The Age Gap: Young People and Trust

The Age Gap: Young People and Trust

A Trilogy on Trust

This briefing is one of three in our Trilogy of Trust and exists to provide a snapshot of the academic literature in the arena of young people and trust. It sits alongside a fresh analysis of a field study commissioned by the John Smith Centre of 1,400 UK adults’ attitudes towards politicians and our public services.

We know young people voted very differently to older people at the EU referendum and at elections since. Intergenerational dividing lines are increasingly defining the UK’s political landscape. By looking to better understand political trust amongst young people, we can begin to understand the factors shaping how young people think and feel about politics, and how they participate in it.

In the UK, trust amongst young people, as across the general population, is low. Compared to our neighbours across Western Europe, reported trust amongst young people in the UK is below average. We found that a greater proportion of young people (aged under 30) reported higher levels of political trust as compared to older people.

  • Only 1 in 5 young people reported high levels of trust in elected politicians, and just 22% of young people reported high levels of trust in UK government. Young people trust political institutions considerably less than other key institutions – however this was considerably higher than older age groups with 45-54 year olds reporting the lowest level of trust at just 10%.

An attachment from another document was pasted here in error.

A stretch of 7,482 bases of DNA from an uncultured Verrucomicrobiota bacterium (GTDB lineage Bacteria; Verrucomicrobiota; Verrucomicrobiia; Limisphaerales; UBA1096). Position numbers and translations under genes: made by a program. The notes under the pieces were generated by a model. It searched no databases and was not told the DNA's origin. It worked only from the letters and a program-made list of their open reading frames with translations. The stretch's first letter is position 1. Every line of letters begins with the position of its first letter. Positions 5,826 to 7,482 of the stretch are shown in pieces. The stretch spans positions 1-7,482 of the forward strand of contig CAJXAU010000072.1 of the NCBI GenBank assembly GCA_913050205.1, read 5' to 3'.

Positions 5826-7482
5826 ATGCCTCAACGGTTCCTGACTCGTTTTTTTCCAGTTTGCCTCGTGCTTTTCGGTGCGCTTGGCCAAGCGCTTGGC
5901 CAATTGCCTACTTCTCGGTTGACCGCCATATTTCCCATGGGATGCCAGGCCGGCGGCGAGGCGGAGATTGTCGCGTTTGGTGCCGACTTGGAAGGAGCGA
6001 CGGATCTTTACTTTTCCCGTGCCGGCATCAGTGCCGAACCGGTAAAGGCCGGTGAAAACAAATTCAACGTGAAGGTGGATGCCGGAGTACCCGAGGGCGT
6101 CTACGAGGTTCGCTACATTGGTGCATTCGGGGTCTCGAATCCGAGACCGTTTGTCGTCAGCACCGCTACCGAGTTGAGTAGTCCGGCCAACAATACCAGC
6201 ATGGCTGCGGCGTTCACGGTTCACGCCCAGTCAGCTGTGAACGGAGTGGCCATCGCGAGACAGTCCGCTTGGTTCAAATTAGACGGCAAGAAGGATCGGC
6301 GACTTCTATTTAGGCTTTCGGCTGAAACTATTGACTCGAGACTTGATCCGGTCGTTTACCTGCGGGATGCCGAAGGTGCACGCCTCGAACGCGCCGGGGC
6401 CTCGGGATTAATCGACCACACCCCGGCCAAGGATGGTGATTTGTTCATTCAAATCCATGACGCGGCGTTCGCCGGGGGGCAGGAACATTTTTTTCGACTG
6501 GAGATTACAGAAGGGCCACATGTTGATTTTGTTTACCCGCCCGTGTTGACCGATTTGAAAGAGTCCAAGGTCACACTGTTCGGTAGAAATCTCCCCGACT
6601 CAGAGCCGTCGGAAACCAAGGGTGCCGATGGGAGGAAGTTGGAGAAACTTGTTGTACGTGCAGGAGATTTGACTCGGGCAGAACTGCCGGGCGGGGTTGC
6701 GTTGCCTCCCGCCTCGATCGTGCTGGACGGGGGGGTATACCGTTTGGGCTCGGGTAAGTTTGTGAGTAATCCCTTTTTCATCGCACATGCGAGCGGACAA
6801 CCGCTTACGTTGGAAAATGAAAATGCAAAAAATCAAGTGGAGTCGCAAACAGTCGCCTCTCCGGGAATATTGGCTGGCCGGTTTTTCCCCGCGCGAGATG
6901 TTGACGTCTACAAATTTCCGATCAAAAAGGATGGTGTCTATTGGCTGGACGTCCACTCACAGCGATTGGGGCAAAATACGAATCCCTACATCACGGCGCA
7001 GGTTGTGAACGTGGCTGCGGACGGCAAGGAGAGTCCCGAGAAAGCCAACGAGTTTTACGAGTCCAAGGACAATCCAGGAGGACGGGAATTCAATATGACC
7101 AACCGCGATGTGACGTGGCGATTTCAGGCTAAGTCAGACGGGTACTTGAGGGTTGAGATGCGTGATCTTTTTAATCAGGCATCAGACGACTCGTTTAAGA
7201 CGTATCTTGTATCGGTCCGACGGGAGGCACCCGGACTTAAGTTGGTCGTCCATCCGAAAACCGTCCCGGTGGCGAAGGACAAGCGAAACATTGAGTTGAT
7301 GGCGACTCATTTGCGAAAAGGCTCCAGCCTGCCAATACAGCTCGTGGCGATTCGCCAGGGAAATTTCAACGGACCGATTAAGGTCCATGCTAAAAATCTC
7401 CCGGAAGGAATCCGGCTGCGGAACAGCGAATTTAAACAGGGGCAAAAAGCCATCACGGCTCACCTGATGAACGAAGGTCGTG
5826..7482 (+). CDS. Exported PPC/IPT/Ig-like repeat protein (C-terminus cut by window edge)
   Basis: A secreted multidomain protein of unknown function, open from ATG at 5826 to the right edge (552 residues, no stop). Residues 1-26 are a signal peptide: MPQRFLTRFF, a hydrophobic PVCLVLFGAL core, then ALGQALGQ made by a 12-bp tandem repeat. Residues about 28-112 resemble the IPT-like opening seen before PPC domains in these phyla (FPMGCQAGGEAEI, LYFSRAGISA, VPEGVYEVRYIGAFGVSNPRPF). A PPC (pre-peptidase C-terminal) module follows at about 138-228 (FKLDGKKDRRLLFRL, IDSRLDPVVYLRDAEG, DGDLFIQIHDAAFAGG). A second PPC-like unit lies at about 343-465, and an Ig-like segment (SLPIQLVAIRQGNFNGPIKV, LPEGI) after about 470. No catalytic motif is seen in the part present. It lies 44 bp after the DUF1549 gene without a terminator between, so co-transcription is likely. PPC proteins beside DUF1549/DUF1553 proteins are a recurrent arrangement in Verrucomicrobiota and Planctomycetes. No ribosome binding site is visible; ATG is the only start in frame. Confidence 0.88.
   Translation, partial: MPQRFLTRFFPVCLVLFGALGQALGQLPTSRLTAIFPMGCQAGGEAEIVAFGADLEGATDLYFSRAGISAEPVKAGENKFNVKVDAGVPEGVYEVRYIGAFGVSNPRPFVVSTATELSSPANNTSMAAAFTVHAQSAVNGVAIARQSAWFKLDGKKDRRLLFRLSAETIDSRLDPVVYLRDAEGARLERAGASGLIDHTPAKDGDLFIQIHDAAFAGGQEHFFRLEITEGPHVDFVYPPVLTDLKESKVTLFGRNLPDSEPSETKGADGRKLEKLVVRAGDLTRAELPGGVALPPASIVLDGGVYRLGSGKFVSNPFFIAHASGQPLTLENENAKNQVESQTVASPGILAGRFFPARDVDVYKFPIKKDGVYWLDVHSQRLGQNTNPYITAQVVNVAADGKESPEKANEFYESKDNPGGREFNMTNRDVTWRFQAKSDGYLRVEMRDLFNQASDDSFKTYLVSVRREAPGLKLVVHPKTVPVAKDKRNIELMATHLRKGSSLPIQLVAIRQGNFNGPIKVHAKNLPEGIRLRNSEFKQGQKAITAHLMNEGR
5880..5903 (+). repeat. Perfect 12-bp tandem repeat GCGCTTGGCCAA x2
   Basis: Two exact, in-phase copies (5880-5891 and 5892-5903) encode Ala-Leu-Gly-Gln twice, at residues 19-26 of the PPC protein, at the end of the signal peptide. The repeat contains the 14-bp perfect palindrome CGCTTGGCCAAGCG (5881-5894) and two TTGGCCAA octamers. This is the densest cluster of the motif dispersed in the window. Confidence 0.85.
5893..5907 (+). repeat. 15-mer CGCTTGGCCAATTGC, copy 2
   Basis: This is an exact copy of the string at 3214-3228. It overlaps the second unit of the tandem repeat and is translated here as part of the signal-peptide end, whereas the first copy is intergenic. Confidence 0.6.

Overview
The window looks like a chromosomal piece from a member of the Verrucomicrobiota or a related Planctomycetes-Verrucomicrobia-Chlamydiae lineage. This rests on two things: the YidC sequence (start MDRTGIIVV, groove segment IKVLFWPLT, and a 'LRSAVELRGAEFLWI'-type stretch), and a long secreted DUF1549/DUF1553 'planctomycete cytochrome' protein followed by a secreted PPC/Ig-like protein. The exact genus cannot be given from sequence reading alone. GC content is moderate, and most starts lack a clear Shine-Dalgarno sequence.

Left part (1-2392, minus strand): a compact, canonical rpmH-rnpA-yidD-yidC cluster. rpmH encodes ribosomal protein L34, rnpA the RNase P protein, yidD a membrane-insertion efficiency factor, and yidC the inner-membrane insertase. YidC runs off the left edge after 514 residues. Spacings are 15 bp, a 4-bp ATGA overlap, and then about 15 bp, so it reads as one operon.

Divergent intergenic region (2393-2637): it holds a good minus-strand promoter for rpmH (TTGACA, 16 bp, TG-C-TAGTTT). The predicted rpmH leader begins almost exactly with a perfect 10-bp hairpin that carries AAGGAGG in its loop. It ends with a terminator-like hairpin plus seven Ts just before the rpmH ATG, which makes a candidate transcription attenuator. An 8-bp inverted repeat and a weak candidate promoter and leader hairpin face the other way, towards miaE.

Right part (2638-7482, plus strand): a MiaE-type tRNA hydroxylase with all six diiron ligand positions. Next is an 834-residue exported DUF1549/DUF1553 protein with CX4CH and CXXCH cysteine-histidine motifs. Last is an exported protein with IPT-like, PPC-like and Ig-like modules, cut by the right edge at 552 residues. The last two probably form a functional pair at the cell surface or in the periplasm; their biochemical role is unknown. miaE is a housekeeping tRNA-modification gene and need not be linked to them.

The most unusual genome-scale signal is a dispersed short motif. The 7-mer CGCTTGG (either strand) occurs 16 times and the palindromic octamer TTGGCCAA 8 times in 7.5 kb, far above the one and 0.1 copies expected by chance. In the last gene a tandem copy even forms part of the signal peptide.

• When asked about the extent to which they trust particular institutions, just 1 in 5 young people reported high levels of trust in the civil service, UK government or elected politicians.
  • Young people report relatively high levels of trust in a range of key institutions. The police are the institution the highest proportion of young people placed their trust in, followed by high street banks, the courts, and the BBC.
  • Similarly, only 1 in 5 young people reported high levels of trust in the print media, which suggests that consuming media might be fostering distrust amongst young people.

With growing numbers of young people accessing higher education, we might expect trust levels to be increasing amongst younger age groups. But as intergenerational inequality rises up the political agenda and the economic fallout from the COVID-19 pandemic looks to disproportionately harm the employment prospects of young people, the political landscape is shifting – particularly for this generation.

 

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